I think at this point it's pretty clear that you don't see an advantage because you don't know shit about space flight, how rockets work, payload fractions, etc. It's all about Delta-V. That means change in velocity. See, rocket scientists measure fuel in dV. AKA how much velocity change they have left in the tank. If a downrange booster wants to land back at the launch site it has to cancel it's current velocity. That is super expensive on fuel. As a matter of fact, it takes nearly the same amount of fuel to do that as it does to get to the down range separation point in the first place. That is a huge difference in payload fraction.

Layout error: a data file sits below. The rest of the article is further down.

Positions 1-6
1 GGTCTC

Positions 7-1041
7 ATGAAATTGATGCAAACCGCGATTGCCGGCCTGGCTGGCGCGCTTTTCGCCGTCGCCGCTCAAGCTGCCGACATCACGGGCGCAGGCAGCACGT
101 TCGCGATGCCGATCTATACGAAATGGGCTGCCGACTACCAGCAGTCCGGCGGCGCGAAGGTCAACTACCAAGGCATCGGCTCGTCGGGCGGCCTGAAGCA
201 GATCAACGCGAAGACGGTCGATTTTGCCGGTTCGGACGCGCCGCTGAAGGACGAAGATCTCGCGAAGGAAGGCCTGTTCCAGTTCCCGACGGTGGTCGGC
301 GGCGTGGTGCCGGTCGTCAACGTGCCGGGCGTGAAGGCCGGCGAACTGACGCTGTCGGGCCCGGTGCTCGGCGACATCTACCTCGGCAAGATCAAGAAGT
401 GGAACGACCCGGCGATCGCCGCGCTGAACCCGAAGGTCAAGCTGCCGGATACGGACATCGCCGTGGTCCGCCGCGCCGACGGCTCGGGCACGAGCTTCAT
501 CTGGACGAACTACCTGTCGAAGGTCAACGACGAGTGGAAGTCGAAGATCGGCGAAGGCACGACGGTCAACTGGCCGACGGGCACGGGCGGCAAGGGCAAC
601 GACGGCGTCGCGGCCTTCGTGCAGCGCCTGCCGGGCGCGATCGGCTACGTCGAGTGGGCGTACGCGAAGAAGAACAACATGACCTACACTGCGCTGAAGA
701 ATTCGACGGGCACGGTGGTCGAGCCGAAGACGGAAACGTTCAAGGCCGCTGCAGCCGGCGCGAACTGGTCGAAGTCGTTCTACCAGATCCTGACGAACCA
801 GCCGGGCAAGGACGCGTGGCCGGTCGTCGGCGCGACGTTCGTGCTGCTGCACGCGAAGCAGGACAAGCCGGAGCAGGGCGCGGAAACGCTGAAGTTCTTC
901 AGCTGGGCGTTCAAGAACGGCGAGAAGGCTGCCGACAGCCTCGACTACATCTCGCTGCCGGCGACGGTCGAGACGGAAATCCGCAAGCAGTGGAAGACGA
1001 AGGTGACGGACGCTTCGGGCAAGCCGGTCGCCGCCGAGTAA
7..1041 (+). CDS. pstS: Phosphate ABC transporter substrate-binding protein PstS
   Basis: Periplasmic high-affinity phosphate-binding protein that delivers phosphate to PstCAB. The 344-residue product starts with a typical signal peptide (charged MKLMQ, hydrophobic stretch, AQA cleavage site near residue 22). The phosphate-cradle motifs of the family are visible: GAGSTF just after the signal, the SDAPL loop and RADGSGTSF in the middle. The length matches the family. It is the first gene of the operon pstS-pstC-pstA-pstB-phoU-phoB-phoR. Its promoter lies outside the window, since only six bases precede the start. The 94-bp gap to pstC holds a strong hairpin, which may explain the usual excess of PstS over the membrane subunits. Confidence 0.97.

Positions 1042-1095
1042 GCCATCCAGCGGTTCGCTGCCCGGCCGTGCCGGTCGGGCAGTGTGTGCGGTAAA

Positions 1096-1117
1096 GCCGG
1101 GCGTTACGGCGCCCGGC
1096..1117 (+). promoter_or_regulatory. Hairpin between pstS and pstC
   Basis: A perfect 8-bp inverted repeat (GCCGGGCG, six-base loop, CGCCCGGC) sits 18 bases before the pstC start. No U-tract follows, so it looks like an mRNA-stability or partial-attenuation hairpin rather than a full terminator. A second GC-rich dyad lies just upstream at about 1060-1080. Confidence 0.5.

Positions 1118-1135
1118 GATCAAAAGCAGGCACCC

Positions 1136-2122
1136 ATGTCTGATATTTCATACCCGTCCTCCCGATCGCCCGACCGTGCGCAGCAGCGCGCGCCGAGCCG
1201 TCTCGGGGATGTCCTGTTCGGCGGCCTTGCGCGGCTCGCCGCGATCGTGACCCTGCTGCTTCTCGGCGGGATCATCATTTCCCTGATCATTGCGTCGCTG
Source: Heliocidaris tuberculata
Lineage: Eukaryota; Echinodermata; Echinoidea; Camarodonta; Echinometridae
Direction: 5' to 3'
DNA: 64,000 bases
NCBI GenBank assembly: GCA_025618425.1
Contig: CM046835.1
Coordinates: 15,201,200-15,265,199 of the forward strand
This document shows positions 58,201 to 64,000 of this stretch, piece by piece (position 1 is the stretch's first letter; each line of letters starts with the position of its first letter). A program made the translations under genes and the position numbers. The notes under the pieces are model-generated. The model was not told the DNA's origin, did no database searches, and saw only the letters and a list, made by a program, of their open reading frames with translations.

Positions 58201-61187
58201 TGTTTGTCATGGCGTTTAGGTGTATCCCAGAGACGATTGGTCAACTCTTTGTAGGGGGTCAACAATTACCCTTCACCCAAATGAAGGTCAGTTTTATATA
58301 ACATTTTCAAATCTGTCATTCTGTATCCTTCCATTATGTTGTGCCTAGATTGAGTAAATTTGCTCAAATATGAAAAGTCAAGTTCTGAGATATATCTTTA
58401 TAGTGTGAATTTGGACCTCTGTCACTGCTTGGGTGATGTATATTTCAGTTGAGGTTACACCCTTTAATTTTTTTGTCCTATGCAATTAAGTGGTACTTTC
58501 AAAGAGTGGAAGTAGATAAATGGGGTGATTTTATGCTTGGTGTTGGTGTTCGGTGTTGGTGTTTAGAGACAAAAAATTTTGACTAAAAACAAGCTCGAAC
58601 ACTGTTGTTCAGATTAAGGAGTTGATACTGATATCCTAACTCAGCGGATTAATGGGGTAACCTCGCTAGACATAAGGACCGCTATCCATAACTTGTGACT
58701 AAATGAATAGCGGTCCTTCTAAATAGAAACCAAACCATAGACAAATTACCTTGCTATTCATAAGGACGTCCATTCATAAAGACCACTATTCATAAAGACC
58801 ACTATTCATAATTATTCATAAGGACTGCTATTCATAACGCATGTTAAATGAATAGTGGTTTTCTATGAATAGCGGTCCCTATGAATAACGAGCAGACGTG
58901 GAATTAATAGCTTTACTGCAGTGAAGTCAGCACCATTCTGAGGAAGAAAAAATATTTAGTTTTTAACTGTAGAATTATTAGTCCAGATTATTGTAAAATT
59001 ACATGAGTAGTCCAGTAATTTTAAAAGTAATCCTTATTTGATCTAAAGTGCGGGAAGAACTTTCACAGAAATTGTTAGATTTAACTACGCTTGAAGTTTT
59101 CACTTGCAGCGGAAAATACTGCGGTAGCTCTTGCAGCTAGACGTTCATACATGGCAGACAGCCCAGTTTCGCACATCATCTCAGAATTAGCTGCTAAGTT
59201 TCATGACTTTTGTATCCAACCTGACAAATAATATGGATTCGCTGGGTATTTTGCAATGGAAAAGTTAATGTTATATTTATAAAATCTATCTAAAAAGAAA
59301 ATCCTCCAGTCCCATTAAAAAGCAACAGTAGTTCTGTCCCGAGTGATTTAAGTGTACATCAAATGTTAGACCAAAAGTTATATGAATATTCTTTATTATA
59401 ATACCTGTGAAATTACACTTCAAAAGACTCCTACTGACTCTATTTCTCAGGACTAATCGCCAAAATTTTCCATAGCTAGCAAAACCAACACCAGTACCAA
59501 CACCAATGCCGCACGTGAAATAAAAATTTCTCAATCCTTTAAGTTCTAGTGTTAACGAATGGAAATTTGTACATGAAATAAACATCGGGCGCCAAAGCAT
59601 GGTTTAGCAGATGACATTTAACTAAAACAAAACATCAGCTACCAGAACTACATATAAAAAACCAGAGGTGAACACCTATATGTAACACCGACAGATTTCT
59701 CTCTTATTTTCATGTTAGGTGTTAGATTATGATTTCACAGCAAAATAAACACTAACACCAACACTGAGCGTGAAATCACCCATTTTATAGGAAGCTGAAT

As for landing just anywhere down range..... No, they can't do that. You can't have huge heavy shit with toxic chemicals in it crashing down on a suburb somewhere. We launch with the rotation of the earth in order to gain an advantage in dV. That's east from the U.S. last time I checked. So let me ask you this? What is east of the east coast of the U.S.? In case you aren't a geography major, ill explain it. The fucking Atlantic ocean. There is also orbital inclination to worry about. Not many launches are equatorial. Very few honestly. You can't have your rocket booster end up in another country somewhere. International waters is the way to go. Nobody is "fanboying" about anything. We are telling you like it is. You asked a question. It was answered. I'm sorry you have a stick up your ass today.
 

bigddybn